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Building Relationships On The Street

Building relationships with those experiencing poverty and homelessness is a cornerstone of our ministry. So when I have the privilege of getting to know someone on a deeper level, I count it a real blessing.

One of those individuals who I have met while on street outreach is “Bob.” Bob has been living on the streets for many years. I count it a blessing that he seeks me out for conversation. I know that Bob lives in difficult circumstances as he carries his entire life on his back with the occasional reprieve when he can find a safe location to hide away his belongings.

We have some very interesting conversations as Bob’s outlook on life is quite unique. Bob, though, never gets angry or refuses to listen when I discuss Jesus and the topic of religion. In fact, we could all take a lesson in manners and upbeat, positive behaviour from him. I know some of the difficulties of Bob’s life and, yet, he still always manages to show a smile, crack a joke and share something encouraging. It warms my heart to see it. Bob has, in our more intimate conversations, told me that he admits to having a dark side, but most of the time he can push it aside and find a glass half full.

I am truly honoured to know my friend Bob and count it a privilege to share the love of Jesus on the streets.

-Rick, Staff

 

This story is part of A Special Series this month in honour of OIM’s 30th Anniversary. We hope to raise awareness, challenge misconceptions, and honestly reflect the lives of those who call the streets their home. As you reflect on these stories, please take a moment to PRAY EACH DAY – just 30 seconds – for our ministry’s needs including a permanent location for our OIM Office as of Aug 1 .

Thanks and God Bless.

Made of Good Quality by a Caring Craftsman

A well-tailored striped shirt will have all the stripes lined up perfectly at the junction of the sleeve and shoulder and it will come with instructions for its care sewn in. Clarence came into the world in very much the same way, made of good quality by a caring craftsman (Genesis 1:26a).

Yet he was not cared for in the same way as he was made, left with many stains of abandonment and abuse. Over time, alcohol, depression and the lasting hurts of childhood, took their  toll, eventually causing him to lose his ability to work, drive, and even eat due to failing health.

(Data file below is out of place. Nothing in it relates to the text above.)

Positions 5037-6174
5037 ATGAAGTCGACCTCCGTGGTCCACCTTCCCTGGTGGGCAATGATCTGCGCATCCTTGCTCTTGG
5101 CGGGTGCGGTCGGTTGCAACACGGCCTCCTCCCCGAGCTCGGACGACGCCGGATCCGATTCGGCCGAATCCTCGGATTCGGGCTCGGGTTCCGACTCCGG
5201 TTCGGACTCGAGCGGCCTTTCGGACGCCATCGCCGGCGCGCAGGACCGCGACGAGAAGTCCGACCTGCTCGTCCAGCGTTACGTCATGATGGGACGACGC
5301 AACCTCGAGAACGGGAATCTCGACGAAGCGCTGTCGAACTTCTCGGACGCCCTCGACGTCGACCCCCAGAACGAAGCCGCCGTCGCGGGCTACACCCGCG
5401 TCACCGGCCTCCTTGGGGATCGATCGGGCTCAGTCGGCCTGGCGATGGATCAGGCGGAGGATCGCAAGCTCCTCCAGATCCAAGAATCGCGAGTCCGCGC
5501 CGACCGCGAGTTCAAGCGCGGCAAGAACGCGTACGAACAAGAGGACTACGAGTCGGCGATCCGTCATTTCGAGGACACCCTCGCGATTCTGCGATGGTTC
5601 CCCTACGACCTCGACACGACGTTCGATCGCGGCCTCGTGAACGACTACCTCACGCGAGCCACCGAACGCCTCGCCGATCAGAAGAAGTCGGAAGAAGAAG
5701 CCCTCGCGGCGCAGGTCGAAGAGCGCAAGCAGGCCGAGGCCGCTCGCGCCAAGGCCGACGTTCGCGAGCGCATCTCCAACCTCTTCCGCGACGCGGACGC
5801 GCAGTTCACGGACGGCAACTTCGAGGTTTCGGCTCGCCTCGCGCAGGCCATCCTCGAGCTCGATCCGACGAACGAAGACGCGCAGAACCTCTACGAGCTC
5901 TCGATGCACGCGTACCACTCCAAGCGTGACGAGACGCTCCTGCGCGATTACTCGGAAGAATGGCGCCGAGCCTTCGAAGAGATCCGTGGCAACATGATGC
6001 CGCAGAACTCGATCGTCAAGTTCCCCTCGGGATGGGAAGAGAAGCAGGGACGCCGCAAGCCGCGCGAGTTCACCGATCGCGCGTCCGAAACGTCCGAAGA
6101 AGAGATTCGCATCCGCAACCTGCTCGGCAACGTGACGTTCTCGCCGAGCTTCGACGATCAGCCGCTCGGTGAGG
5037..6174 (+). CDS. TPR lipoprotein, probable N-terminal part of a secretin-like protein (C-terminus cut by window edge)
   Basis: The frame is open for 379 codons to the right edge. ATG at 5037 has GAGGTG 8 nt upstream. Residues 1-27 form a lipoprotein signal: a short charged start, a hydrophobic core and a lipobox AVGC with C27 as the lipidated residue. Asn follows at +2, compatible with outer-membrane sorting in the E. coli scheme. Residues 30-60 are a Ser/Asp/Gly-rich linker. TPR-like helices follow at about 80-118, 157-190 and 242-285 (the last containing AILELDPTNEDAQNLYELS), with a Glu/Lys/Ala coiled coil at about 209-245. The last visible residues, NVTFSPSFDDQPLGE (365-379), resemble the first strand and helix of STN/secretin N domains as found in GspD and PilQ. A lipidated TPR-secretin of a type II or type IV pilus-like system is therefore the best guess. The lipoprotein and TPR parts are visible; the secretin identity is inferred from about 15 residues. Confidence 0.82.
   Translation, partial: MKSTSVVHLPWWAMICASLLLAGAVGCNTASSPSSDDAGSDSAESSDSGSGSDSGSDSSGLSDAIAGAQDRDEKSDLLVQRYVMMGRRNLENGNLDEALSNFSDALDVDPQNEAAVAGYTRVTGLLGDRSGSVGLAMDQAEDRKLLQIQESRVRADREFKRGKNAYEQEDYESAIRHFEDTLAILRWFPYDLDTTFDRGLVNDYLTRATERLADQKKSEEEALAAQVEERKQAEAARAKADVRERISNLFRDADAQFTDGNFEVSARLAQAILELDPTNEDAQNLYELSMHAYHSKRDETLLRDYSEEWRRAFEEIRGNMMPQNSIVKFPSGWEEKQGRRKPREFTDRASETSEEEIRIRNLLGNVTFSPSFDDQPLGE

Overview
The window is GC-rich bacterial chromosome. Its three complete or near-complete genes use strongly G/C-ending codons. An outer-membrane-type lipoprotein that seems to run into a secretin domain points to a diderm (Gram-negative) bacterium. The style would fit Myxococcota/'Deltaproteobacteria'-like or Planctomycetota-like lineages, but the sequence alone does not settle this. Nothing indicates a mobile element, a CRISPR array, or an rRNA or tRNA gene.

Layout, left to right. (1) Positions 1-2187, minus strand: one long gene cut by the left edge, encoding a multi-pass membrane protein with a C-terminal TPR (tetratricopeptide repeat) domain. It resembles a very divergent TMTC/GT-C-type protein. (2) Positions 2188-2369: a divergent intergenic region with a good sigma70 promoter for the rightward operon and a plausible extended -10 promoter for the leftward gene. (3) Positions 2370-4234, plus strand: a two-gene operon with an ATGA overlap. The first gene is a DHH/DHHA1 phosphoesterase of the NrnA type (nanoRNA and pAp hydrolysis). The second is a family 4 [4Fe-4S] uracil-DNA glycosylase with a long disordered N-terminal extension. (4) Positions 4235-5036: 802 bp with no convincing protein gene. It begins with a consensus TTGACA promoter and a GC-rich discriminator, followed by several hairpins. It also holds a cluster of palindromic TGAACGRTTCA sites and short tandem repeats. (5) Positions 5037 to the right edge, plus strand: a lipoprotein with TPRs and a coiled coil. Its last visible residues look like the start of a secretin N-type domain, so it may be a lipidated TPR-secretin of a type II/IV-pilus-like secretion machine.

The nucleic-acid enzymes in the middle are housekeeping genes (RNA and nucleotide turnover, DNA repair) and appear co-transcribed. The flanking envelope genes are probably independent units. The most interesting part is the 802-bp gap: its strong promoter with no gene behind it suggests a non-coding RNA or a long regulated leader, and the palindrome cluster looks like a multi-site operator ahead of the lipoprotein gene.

I first came to know Clarence when he began visiting our OIM drop-in.  We developed a good friendship and I have been working with him through some of these challenges.  I have also had the privilege of leading him to a personal relationship with Jesus.  We pray together and he comes to church with me when he has the strength. 

Please take 30 seconds over the next 30 days to support Clarence in prayer for Holy Spirit to encourage and help him to fully trust in Jesus and to grasp his worth as one made “in the image of God” (Genesis 1:26a).

-Lloyd, Staff

 

30 Days of Prayer, 30 Seconds Each Day, In Honour of Our 30th Anniversary

This story is part of A Special Series this month in honour of OIM’s 30th Anniversary. We hope to raise awareness, challenge misconceptions, and honestly reflect the lives of those who call the streets their home. As you reflect on these stories, please take a moment to PRAY EACH DAY – just 30 seconds – for our ministry’s needs.

Thanks and God Bless You.

 

 

A “New” Pair of Shoes

I will always remember that night out on Street Outreach when I decided to bring a used pair of off-white slip-on shoes that someone donated at the office. These shoes were from a well known brand (I don’t remember which one, maybe Tommy Hilfiger). Even though they were a bit dirty, I thought:  Who knows?  Maybe someone may recognize the brand and be happy to receive it.

The whole night went by and we handed out the usual:  sandwiches, socks, juice boxes.  Finally, as we were ending our shift, one of the last persons we saw that night (if not THE last) asked if we had a pair of shoes. I said: “Yes! Here you go,” showing him the famous shoes. To my surprise, not only did he recognise the brand right away, but he was so happy that he couldn’t stop jumping with joy and thanking us, again and again. Even though these “new-ish” shoes were a bit dirty and a bit too big for him, he was full of joy. (I noticed that his current pair was too small for him and the laces were missing).  

It struck me, in that moment, how some of the things that we take for granted can mean so much to someone in need.

– Sophie, Street Outreach Volunteer

 

30 Days of Prayer, 30 Seconds Each Day, In Honour of Our 30th Anniversary

This story is part of A Special Series this month in honour of OIM’s 30th Anniversary. We hope to raise awareness, challenge misconceptions, and honestly reflect the lives of those who call the streets their home. As you reflect on these stories, please take a moment to PRAY EACH DAY – just 30 seconds – for our ministry’s needs.

Thanks and God Bless You.

 

God of the Ordinary

“Do you have room for one more?” he asked gently.

It was the end of the day at our drop-in and I was getting ready to clean up the Foot Care Station. I had been there for four hours, cleaning and massaging feet. I was tired. My hands ached. “Of course I have room,” I replied. His eyes sparkled with gratitude. I proceeded to fill the foot basin with water, Epsom salts, and soap. He carefully removed his worn shoes and dirty socks, ashamed as he revealed his soiled feet. I pretended not to notice.

Then he soaked his feet and we began to talk.  

We discussed the weather, his ‘job’ collecting empty bottles, and our mutual love of cats.